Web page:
In affirming the district court’s certification of the class in In re Constar International Inc. Sec. Litig., No. 08-2461 (3rd Cir. Oct. 29. 2009), the circuit court drew a sharp distinction between the requirements of a claim under Securities Act Section 11 and Exchange Act Section 10(b). The court rejected defendants’ primary argument that plaintiffs could only meet the dictates of Federal Civil Rule 23(b)(3), requiring that the questions of law or fact common to class members predominate, if they established the efficiency of the market for the securities. The court also rejected defendants’ related contention that, absent an efficient market, questions of materiality, loss causation and injury would need to be decided on an individual basis, thus requiring reversal of the certification order.

The case arose out of a November 2002 IPO in which Constar’s parent, Crown Holdings, sold 10.5 million shares to the public at an offering price of $12.00. According to plaintiffs, the offering price was inflated because the registration statement contained false and misleading statements. Constar, a manufacturer of plastic food and beverage containers, was a deteriorating business burdened with much of its parent’s debt, according to plaintiffs. This contrasts with the claims in the registration statement which depicted the company as a competitive business with a strong future.

In the summer of 2003, the truth about the business emerged. In a July press release, the company acknowledged that its results were disappointing. In the related earnings call, the company attributed the poor results to a loss of major customers. The share price dropped about 30%. The next month, the company issued a press release stating that its financial good will had been impaired by the trading price of the stock and other factors. Plaintiffs claim this means that the market had already absorbed this fact. The next month, after the share price had tumbled to just over $5, suit was filed.

The district court granted class certification, concluding that the Rule 23 requirements had been met. The Third Circuit affirmed, in an opinion devoted largely to a discussion of defendants’ claims regarding the efficient market hypothesis. The error in defendants’ claim that the efficiency of the market must be established, the court stated, is that the complaint is predicated on Section 11, not Section 10(b). A “prima facie case under Section 11 is straight forward, requiring only a showing of a material misrepresentation or omission from a defendant’s registration statement,” the court noted. Materiality, measured, by the “total mix” standard of the Supreme Court’s decision in TSC Industries, can be gauged through a post hoc look at the price movement immediately following the disclosure. This test, however, does not necessarily require that there be a demonstration that the market is efficient, according to the court.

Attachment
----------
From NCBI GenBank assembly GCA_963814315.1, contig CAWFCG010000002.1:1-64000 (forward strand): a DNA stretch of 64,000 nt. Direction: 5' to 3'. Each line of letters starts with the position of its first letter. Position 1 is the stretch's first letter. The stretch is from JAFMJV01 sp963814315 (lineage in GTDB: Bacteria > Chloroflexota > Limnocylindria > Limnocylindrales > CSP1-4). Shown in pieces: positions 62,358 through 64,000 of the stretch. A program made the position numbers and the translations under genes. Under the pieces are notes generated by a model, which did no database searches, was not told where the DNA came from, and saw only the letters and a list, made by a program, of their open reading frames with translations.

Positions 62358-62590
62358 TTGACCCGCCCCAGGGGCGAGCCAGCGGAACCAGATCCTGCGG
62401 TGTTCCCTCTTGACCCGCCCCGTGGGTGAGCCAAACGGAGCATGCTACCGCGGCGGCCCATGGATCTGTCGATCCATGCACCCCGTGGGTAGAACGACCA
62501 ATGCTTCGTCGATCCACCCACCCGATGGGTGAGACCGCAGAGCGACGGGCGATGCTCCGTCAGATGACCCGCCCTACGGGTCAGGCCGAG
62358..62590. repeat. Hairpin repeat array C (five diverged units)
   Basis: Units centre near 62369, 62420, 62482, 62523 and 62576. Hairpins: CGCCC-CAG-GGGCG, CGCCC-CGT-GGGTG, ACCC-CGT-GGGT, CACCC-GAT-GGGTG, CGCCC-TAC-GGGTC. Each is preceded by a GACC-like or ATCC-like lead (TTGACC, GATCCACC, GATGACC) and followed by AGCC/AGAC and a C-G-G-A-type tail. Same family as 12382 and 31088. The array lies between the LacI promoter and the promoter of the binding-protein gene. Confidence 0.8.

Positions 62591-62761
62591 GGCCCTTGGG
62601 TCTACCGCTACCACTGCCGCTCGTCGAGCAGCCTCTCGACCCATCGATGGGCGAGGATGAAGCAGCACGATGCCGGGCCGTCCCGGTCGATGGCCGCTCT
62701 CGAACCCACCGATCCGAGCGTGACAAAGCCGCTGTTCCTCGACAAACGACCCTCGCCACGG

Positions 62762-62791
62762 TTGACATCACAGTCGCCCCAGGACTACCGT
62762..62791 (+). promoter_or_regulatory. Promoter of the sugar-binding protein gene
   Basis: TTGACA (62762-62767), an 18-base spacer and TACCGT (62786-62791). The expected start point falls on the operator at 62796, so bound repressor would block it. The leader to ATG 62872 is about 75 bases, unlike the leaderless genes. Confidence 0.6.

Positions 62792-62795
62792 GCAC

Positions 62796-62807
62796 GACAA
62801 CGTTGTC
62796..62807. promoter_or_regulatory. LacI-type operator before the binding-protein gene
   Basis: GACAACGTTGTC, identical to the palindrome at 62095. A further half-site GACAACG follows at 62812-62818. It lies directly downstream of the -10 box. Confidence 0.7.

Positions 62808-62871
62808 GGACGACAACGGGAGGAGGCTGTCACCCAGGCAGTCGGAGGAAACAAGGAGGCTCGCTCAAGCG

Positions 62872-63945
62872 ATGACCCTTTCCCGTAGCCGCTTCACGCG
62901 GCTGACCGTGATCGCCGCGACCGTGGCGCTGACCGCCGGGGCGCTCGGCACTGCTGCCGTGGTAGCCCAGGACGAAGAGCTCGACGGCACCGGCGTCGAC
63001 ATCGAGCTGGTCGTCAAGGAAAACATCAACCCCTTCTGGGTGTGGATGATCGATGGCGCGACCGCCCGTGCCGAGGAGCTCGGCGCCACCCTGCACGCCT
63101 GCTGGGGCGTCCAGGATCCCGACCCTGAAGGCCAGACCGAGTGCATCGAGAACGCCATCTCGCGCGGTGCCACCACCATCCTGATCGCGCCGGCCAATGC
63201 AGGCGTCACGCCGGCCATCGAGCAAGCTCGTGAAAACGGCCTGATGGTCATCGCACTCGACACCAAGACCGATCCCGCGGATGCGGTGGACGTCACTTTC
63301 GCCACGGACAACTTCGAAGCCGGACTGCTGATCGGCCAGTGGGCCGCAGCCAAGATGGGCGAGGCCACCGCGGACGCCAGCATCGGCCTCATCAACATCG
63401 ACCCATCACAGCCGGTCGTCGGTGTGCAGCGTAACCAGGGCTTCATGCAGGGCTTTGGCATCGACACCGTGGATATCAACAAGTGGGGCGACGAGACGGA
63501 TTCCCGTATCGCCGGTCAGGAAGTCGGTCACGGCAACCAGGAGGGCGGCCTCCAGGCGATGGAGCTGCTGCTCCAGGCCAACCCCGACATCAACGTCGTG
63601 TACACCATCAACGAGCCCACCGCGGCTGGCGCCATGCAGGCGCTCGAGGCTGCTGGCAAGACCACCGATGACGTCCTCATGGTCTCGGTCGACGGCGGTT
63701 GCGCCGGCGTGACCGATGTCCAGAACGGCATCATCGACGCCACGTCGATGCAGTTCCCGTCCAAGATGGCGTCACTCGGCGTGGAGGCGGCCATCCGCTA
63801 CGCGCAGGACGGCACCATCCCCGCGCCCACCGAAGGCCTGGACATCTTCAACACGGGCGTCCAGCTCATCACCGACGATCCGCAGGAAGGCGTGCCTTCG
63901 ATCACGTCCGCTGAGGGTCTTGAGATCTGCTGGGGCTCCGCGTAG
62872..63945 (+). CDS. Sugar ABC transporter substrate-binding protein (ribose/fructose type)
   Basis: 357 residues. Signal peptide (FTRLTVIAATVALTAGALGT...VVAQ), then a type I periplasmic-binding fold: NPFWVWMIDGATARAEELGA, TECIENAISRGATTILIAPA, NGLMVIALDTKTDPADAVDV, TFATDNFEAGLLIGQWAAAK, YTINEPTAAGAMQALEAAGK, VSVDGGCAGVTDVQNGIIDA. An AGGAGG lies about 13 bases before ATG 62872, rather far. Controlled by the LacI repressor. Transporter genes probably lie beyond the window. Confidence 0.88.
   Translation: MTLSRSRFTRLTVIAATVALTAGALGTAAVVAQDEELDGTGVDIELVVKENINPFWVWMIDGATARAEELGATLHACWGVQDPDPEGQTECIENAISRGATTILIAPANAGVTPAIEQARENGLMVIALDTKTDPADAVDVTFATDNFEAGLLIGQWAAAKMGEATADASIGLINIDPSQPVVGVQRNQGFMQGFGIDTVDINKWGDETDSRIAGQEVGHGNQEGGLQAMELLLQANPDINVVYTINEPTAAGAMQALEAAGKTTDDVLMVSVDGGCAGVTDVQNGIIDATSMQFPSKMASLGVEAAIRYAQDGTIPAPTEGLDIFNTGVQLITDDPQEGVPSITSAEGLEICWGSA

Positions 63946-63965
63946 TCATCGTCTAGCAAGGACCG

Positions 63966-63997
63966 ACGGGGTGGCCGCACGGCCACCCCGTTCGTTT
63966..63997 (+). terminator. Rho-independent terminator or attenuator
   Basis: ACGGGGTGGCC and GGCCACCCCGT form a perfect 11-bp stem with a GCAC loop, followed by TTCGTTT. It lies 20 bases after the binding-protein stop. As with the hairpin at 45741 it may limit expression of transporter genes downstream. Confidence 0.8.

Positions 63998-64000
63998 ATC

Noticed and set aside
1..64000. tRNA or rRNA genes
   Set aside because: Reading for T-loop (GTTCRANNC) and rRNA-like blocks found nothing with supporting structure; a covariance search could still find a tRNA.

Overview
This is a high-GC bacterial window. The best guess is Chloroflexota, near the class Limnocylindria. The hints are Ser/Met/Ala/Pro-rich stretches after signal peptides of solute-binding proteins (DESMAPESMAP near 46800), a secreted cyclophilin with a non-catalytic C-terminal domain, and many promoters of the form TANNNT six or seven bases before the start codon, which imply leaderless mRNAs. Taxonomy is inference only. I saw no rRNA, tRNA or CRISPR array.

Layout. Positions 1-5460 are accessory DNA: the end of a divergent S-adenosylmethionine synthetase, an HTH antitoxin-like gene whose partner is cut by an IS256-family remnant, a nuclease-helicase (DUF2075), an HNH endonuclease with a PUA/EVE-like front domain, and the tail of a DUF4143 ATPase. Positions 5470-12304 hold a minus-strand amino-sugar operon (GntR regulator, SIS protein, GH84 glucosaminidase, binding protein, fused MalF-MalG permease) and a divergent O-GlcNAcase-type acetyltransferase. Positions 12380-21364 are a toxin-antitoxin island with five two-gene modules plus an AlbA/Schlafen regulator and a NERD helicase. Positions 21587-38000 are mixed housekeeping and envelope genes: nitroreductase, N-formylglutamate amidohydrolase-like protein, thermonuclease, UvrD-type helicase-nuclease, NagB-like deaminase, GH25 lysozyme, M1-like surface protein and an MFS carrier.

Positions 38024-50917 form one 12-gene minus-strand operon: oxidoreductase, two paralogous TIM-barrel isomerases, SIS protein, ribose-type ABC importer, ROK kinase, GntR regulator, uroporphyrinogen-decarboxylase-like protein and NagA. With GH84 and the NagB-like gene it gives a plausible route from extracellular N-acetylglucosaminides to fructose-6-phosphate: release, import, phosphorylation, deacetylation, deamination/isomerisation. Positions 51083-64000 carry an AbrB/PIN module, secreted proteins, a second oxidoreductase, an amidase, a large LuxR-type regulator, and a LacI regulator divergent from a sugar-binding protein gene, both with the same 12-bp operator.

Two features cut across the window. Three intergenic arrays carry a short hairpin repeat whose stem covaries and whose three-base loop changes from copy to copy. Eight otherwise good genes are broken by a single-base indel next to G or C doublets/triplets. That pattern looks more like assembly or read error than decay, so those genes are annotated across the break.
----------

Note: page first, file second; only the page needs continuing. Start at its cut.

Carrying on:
Loss causation for a Section 11 claim is equally straight forward. In such a case, plaintiffs do not have to prove this element or reliance. Rather, defendants can assert it as a defense. Indeed, damages are simply the difference between the price paid and the price at the time of suit or at which the security was sold. Any decline in value is presumed to be caused by the misrepresentation in the registration statement. These Section 11 requirements contrast sharply with those of a Section 10(b) damage claim.

The court went on to acknowledge that the efficient market hypothesis can be of assistance in assessing materiality in both a Section 11 and Section 10(b) case. This however, does not mean that if there is no proof of efficiency materiality is an investor by investor inquiry as defendants contend. Since reliance is not an element of a Section 11 claim, the question in such a case is the conduct of the defendants, not the knowledge of the plaintiffs. The misrepresentation is material if a reasonable investor would have considered it important. This means that the impact of the false statement is uniform across the class of investors, regardless of market efficiency.

Likewise, loss causation under the Supreme Court’s decision in Dura is not an issue. In a Section 11 case, there is no requirement of individualized loss causation because it is presumed. Thus the court concluded “on both the materiality and loss causation fronts . . . the market efficiency issue . . . [is] a red herring.”